Things to Consider When Choosing a Cationic Lipid for Your Formulation

Cationic lipids are a key component in lipid nanoparticle (LNP) formulations for nucleic acid delivery. Nucleic acids are anionic (negatively charged) molecules and thus require a positively charged (cationic) component to sequester them for encapsulation in delivery vehicles. Cationic lipids are used to meet this requirement. They complex with negatively charged nucleic acids to facilitate encapsulation, as well as help deliver the nucleic acid to the cell by interacting with the cell membrane. Avanti offers several types of cationic lipids - fixed, ionizable, and multivalent. Here are a few things to consider about each type of cationic lipid when choosing the right one for your formulation:

Fixed Cationic Lipids

Fixed cationic lipids have a single positive charge (shown in green) that does not change based on the biological environment.

Fixed cationic lipids are permanently positively charged regardless of the pH of its biological environment. Cationic lipids are similar to other natural lipids except for the replacement of a typical headgroup with a cationic headgroup.

Fixed cationic lipids have been proven to be good transfection agents in cationic liposomes (CLs) and LNPs. Generally considered non-toxic at lower concentrations, these lipids do present some toxicity concerns when used in higher concentrations due to the tetrasubstituted ammonium moiety.

Fixed cationic lipids are generally cheaper, more readily available alternatives to ionizable lipids. Historically, fixed cationic lipids have been more widely studied and therefore a large amount of data has been generated to support their use. They are commonly used for the delivery of DNA, as well as the delivery of siRNA and saRNA where a lesser payload is needed. In the cases of siRNA and saRNA, reducing the payload also reduces the required amount of cationic lipid and the potential for toxic side effects.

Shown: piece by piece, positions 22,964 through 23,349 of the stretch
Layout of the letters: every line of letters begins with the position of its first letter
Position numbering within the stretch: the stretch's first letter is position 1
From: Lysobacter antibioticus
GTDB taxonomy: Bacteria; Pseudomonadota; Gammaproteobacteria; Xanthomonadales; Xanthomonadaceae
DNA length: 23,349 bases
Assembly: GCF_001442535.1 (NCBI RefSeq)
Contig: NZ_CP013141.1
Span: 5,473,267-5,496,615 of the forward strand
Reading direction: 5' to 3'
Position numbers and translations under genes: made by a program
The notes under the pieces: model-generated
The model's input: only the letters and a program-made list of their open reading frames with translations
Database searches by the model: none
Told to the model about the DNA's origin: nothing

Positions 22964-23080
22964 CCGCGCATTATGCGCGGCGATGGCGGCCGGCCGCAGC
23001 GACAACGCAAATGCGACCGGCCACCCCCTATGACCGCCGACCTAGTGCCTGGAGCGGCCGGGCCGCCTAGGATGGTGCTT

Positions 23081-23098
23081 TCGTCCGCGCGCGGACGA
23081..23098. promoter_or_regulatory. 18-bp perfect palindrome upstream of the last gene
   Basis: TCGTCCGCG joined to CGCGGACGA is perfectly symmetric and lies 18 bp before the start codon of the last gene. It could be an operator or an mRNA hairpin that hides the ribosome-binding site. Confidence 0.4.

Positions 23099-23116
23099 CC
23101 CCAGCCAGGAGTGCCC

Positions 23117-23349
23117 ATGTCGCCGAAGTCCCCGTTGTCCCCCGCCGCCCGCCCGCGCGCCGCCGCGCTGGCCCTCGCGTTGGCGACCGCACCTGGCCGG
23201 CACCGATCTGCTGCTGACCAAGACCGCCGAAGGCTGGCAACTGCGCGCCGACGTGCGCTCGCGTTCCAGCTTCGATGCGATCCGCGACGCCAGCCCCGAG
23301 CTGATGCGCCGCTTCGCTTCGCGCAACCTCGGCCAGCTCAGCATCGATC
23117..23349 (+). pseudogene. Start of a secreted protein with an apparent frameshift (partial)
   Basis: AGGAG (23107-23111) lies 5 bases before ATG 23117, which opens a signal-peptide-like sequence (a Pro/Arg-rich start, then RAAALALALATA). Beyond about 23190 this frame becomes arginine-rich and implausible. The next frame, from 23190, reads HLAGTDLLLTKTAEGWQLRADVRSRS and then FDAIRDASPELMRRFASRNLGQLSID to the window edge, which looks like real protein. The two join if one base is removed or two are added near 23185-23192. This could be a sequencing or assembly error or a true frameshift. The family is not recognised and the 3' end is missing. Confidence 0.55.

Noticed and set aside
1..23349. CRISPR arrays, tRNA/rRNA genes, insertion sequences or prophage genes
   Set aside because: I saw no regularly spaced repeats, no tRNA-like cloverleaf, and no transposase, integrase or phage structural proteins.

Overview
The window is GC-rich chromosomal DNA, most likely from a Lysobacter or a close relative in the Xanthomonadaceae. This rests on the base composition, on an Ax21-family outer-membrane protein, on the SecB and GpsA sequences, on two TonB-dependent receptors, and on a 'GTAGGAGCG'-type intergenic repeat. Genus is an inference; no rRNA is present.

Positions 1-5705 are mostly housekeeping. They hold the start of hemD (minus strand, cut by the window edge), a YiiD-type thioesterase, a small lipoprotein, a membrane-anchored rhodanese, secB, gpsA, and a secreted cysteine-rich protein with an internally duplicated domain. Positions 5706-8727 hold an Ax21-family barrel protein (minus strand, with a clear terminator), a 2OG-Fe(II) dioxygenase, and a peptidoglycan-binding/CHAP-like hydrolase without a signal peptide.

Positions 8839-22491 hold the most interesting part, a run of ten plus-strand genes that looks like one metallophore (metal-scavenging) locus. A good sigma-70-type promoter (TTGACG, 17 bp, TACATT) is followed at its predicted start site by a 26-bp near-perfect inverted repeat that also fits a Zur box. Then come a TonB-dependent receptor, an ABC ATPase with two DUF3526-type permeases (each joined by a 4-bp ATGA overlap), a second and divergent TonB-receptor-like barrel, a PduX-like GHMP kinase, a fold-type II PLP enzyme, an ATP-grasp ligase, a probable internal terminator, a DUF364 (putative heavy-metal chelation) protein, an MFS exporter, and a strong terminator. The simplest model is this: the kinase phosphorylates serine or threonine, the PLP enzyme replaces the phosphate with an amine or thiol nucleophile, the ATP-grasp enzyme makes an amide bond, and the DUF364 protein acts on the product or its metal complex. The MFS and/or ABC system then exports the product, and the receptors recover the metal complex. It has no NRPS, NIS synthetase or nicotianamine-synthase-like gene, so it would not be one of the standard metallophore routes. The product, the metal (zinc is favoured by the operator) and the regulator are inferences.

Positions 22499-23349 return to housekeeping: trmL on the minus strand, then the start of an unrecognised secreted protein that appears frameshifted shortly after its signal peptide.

Avanti offers a wide range of proven fixed cationic lipids such as DOTMA or DOTAP, but new, innovative cationic lipids are constantly being added. Check out our fixed cationic lipid offerings and fuel your lipid-based nucleic acid delivery research today!

Multivalent Cationic Lipids

In the case of MVL5, there are five positive charges (shown in green)

Multivalent cationic lipids are similar to fixed cationic lipids in some aspects, but their structural difference is the number of positive charges in the molecule. Avanti's fixed cationic lipids have a single positive charge while multivalent cationic lipids have multiple positive charges throughout the molecule. Multivalent cationic lipids such as MVL-5 (five positive charges) do offer some advantages over fixed cationic lipids particularly in applications involving the delivery of siRNA. In some cases, the amount of multivalent cationic lipid needed for a formulation is one-third to one-fifth the amount of the fixed cationic lipid that would be needed. Since high amounts of fixed cationic lipids can be toxic, the lower amount of multivalent cationic lipid required generally results in a less toxic formulation. Multivalent cationic lipids also increase the encapsulation efficiency of siRNA compared to fixed cationic lipid formulations. Click HERE to see our full offering of multivalent cationic lipids!

Ionizable Lipids

The ionizable center (shown in green) will be either neutral or positively charged based on the biological environment and its pH.

To efficiently play their role in an LNP, cationic ionizable lipids must be engineered with a suitable apparent acid dissociation constant (pKa). The apparent pKa of a cationic ionizable lipid is the likely pKa at the LNP surface. Currently, the cationic ionizable lipids in FDA-approved therapeutics all have an apparent pKa between 6-7. This is crucial for the cationic ionizable lipid to maintain a neutral charge while in systemic circulation (pH above the pKa of the lipid, pH ~7.5), as well as its ability to become positively charged in the endosome (pH ~6.5) and facilitate membrane fusion and subsequent cytosolic release.

Not only is the pKa of the ionizable lipid important, but the molecular shape of the lipid is also of importance. A cone-shaped ionizable lipid offers advantages over a cylindrically shaped ionizable lipid. A cone-shape is less compatible with the lipid bilayer and destabilizes the endosomal membrane to further facilitate cytosolic release of the nucleic acid cargo.

Ionizable lipids are generally considered less toxic than fixed cationic lipids and are used in applications where the delivery of a higher payload is required.

Avanti offers several ionizable lipids. Click HERE to learn more about each individual offering!